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Significance and Use
4.1 The elevated-temperature tension test gives a useful estimate of the ability of metals to withstand the application of applied tensile forces. Using established and conventional relationships it can be used to give some indication of probable behavior under other simple states of stress, such as compression, shear, etc. The ductility values give a comparative measure of the capacity of different materials to deform locally without cracking and thus to accommodate a local stress concentration or overstress; however, quantitative relationships between tensile ductility and the effect of stress concentrations at elevated temperature are not universally valid. A similar comparative relationship exists between tensile ductility and strain-controlled, low-cycle fatigue life under simple states of stress. The results of these tension tests can be considered as only a questionable comparative measure of the strength and ductility for service times of many hours. Therefore, the principal usefulness of the elevated-temperature tension test is to assure that the tested material is similar to reference material when other measures such as chemical composition and microstructure also show the two materials are similar.
1.1 These test methods cover procedure and equipment for the determination of tensile strength, yield strength, elongation, and reduction of area of metallic materials at elevated temperatures.
1.2 Determination of modulus of elasticity and proportional limit are not included.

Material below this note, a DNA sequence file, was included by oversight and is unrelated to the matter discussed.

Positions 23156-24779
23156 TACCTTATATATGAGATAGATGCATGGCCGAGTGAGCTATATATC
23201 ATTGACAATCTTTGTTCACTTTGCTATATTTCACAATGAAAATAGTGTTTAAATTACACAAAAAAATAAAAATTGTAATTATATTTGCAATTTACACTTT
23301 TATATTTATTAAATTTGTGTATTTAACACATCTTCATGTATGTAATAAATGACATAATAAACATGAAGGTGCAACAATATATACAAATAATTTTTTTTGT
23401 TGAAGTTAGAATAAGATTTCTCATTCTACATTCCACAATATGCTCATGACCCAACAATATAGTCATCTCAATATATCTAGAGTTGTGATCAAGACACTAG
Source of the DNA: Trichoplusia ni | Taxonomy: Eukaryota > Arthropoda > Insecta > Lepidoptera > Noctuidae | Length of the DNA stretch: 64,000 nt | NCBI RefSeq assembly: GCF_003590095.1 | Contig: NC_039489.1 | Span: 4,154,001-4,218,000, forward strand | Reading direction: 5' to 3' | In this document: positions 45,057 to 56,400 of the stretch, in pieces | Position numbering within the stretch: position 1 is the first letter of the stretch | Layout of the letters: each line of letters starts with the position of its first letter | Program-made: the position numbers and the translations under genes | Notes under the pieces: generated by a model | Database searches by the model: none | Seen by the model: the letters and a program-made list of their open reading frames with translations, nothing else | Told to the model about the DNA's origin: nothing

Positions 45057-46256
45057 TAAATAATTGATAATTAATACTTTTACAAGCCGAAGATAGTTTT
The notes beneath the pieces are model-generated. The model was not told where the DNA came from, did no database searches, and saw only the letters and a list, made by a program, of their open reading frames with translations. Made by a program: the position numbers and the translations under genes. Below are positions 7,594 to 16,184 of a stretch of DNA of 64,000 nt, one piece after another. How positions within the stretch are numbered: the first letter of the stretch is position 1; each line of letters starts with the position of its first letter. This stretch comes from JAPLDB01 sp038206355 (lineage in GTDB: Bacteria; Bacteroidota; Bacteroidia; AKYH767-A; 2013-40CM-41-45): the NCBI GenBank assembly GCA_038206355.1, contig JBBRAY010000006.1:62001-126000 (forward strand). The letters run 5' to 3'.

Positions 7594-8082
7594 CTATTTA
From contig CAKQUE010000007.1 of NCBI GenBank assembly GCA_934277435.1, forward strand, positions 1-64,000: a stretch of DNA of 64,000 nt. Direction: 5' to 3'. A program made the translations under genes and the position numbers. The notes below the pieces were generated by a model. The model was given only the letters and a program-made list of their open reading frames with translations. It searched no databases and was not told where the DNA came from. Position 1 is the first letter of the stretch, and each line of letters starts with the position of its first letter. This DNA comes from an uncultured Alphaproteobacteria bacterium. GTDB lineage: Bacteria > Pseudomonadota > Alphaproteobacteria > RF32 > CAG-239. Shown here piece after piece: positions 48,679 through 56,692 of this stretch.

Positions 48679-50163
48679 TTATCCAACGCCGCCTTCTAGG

1.3 Tension tests under conditions of rapid heating or rapid strain rates are not included.
1.4 The values stated in inch-pound units are to be regarded as standard. The values given in parentheses are mathematical conversions to SI units that are provided for information only and are not considered standard.
1.5 This standard does not purport to address all of the safety concerns, if any, associated with its use. It is the responsibility of the user of this standard to establish appropriate safety, health, and environmental practices and determine the applicability of regulatory limitations prior to use.
1.6 This international standard was developed in accordance with internationally recognized principles on standardization established in the Decision on Principles for the Development of International Standards, Guides and Recommendations issued by the World Trade Organization Technical Barriers to Trade (TBT) Committee.
2. Referenced Documents (purchase separately) The documents listed below are referenced within the subject standard but are not provided as part of the standard.
E4 Practices for Force Verification of Testing Machines
E6 Terminology Relating to Methods of Mechanical Testing
E8/E8M Test Methods for Tension Testing of Metallic Materials
E29 Practice for Using Significant Digits in Test Data to Determine Conformance with Specifications
E74 Practices for Calibration and Verification for Force-Measuring Instruments
E83 Practice for Verification and Classification of Extensometer Systems
E177 Practice for Use of the Terms Precision and Bias in ASTM Test Methods
E220 Test Method for Calibration of Thermocouples By Comparison Techniques
E633 Guide for Use of Thermocouples in Creep and Stress-Rupture Testing to 1800F (1000C) in Air
E691 Practice for Conducting an Interlaboratory Study to Determine the Precision of a Test Method
ICS Number Code 77.040.10 (Mechanical testing of metals)
|Link to Active (This link will always route to the current Active version of the standard.)|
ASTM E21-20, Standard Test Methods for Elevated Temperature Tension Tests of Metallic Materials, ASTM International, West Conshohocken, PA, 2020, www.astm.orgBack to Top